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Household CO2 Calculations - A 2021 Update

December 30, 2021

A look at our 2021 Household Emissions

Well, 2021 is coming to a close and in addition to popping the bubbly and looking back on the year, it's time to figure out your household emissions.  

Why Worry about our Household Emissions?

From 2000 to 2019, there were 7,348 major natural disasters around the world, killing 1.23 million people and resulting in $2.97 trillion in global economic losses.

By comparison, the previous 20-year period, 1980-1999, had 4,212 natural disasters, claiming 1.19 million lives and causing $1.63 trillion in economic losses.

Most of these events were due to climate change, with climate related disasters increasing 83% over the past 20 years.  And we know that CO2 is a prime driver for climate change. 

Household US energy consumption accounts for 20% of carbon emissions in the United States - so it's not just corporations that are causing issues with the environment - every individual house has carbon emissions that can impact the planet.  It's time everyone takes a look at their emissions and does something to reduce and offset their household emissions.  

Emissions for 2021

The graph below summarizes our emissions for the latest year, and compares to the past years.  As was the case in 2020, our travel related emissions were much lower and our driving miles were reduced.  Both of these reductions had a lot to do with the pandemic and our pregnancy which kept us closer to home than most year.  This and our goal of reducing travel and driving have kept these emissions low. 

With the move to our new home in 2020 we have seen a reduction in electricity due to our energy efficient home, but an increase in natural gas usage.  The new home uses natural gas for cooking vs. electric that we had in our apartment, and relies on a gas furnace for heating. 

We looked into electric vs. gas with our new house, and with Michigan's electricity source still being primarily coal, gas, and nuclear - the difference in CO2 between gas/electric is really nominal.  We may look into solar and/or electric for the house in the future.  Our community is also looking at providing electricity sources coming 100% from solar which may prompt us to change out our appliances and switch to electric heat which would reduce our emissions significantly. 

In looking at 2021, it's interesting to note that driving and travel are both less now than our electric and gas household emissions.  So while we reduced our overall footprint in 2021 by over 35% as compared to 2020, we'll need to figure out the household power and heat source issue soon.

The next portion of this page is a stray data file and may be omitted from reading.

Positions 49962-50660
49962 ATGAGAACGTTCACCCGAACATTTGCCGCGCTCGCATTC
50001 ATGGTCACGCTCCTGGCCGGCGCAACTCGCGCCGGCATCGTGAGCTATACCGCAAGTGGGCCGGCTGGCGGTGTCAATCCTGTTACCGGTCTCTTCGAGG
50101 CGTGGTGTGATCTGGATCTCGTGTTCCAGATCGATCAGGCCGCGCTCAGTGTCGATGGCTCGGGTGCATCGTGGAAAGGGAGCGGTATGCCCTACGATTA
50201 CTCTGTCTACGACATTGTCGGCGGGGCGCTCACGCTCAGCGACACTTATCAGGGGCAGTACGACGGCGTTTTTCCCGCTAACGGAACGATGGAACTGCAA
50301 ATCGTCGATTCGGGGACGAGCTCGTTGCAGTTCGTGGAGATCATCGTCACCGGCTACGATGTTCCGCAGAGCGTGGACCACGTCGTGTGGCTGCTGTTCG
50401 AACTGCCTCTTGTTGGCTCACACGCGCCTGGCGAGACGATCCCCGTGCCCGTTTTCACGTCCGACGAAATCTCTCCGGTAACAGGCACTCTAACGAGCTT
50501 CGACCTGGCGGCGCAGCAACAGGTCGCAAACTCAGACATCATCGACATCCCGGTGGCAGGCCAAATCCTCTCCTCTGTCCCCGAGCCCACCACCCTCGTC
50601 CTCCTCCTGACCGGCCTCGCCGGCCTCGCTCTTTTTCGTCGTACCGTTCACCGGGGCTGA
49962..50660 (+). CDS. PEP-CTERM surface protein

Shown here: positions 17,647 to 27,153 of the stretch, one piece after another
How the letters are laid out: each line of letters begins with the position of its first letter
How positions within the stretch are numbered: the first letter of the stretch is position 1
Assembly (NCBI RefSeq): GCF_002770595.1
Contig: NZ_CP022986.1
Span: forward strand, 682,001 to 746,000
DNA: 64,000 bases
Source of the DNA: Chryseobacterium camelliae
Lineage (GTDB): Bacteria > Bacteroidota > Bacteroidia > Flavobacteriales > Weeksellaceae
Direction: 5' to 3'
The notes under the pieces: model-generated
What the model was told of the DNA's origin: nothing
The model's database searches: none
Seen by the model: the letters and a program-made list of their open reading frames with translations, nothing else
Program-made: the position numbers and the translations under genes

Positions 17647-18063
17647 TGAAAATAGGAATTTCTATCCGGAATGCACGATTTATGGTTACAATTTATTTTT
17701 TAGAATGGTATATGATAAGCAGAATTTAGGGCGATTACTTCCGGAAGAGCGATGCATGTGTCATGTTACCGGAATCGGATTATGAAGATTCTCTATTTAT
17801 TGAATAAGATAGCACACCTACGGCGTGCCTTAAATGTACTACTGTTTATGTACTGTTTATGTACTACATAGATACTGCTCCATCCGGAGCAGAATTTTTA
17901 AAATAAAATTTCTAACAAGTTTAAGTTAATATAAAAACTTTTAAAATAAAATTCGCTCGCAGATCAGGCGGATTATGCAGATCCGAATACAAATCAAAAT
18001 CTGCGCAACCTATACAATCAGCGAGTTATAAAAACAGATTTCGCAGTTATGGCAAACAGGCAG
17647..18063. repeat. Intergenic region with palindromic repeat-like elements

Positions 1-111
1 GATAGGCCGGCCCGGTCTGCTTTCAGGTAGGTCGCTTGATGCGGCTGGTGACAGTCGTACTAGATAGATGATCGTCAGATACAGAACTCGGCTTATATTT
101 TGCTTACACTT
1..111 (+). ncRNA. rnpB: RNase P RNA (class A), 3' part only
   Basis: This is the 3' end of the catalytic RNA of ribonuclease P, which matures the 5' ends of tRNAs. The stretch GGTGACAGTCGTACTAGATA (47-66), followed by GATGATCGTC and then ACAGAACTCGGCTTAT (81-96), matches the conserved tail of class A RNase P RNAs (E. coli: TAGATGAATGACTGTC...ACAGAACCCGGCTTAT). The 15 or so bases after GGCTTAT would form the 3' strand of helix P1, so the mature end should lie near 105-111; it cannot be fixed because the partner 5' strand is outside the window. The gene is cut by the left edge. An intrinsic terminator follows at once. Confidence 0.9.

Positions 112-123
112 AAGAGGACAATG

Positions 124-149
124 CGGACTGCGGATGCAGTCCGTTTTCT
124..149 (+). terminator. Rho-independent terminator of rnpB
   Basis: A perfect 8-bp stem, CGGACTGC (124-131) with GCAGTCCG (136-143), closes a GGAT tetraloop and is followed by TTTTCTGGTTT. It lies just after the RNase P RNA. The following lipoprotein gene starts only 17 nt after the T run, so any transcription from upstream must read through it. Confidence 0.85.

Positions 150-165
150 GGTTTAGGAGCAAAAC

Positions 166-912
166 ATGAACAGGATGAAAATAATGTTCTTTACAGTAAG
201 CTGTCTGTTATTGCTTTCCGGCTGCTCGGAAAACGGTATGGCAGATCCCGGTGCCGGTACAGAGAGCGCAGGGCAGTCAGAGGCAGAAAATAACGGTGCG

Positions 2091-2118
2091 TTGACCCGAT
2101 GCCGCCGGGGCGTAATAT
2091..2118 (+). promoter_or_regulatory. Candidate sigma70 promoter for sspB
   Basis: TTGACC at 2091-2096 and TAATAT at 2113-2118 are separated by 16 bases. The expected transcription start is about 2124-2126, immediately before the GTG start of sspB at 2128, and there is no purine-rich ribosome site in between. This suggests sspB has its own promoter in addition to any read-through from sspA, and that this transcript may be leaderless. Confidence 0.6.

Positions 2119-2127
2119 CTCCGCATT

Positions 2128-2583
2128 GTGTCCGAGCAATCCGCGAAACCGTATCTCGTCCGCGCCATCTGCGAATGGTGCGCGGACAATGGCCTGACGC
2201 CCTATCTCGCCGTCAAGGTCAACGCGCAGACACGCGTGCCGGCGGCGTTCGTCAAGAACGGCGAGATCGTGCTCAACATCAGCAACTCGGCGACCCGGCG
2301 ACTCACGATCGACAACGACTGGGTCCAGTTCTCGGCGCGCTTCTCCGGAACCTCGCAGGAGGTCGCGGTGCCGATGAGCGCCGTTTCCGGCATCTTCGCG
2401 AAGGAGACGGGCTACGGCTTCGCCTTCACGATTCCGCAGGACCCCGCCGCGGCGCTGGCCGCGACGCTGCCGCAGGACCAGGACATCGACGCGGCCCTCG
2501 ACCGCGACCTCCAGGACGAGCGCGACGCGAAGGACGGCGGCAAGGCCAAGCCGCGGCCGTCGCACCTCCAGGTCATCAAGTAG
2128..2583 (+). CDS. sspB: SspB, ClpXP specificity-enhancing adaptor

While we don't get into the hairy details like food source (local sourcing, eating at home vs out, etc) , water usage, and food waste/composting - we know these also have impacts on household emissions and waste other resources.  For example, eating fast foods vs locally sourced vs. home cooked meals have impacts on carbon emissions.  And the use of water, engaging in recycling, and composting to reduce food waste are all things households can do. 

Looking to 2022

So how can we move the needle lower for emissions in 2022?  A few initiatives we'll need to look at:

  • Electric car - The Fisker Ocean seems to be a reasonably priced option to our outback, and could help keep our CO2 down. We'll be looking into this option for next year if availability is there. 
  • Electric heat with green source like solar?  - We'll need to figure this out as our natural gas usage is one of the larger contributors to our emissions now, but the power source from the grid isn't much greener currently. 
  • Reasonable air travel - While we didn't do much travel in 2021 we expect to travel in 2022.  Keeping this to 2020 levels will be a goal. 

And if you want to know what the average household emissions are for the US?  That range is pretty large - we've seen metrics that say the average person emits 27 tons of CO2 per year to 90 tons of CO2 per household.  The important thing is to begin to measure your emissions and try to make meaningful steps in reducing your footprint. 

How Hard is it to Calculate Your Household Emissions?

So how long did this process take us?  From gathering information on our flights, to tracking our driving mileage, to evaluating our electric and gas bills, to calculating our waste and recycling, to going online to buy the COOL Effect  offsetting project - the whole process was only a couple of hours. 

Some resources to get you started include the links below.  There are many online resources to help you calculate your household carbon footprint.  

Wren -  

Terrapass - We have many friends using this resource,

EPA - this government site has some helpful tools for first time footprint calculators.

All of us can do something to help our planet.  We can't wait for governments or businesses to lead.  There's nothing more important.  Can you help?








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